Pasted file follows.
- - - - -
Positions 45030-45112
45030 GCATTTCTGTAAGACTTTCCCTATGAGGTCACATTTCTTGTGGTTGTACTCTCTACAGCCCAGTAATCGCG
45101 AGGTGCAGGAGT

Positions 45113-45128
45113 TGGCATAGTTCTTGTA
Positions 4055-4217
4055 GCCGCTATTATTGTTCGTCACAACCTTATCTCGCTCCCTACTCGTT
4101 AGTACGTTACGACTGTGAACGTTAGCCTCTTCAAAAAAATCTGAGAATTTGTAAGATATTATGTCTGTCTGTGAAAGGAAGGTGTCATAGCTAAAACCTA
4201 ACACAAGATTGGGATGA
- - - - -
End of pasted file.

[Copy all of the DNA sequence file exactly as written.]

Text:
Positions 45030-45112
45030 GCATTTCTGTAAGACTTTCCCTATGAGGTCACATTTCTTGTGGTTGTACTCTCTACAGCCCAGTAATCGCG
45101 AGGTGCAGGAGT

Positions 45113-45128
45113 TGGCATAGTTCTTGTA
Positions 4055-4217
4055 GCCGCTATTATTGTTCGTCACAACCTTATCTCGCTCCCTACTCGTT
4101 AGTACGTTACGACTGTGAACGTTAGCCTCTTCAAAAAAATCTGAGAATTTGTAAGATATTATGTCTGTCTGTGAAAGGAAGGTGTCATAGCTAAAACCTA
4201 ACACAAGATTGGGATGA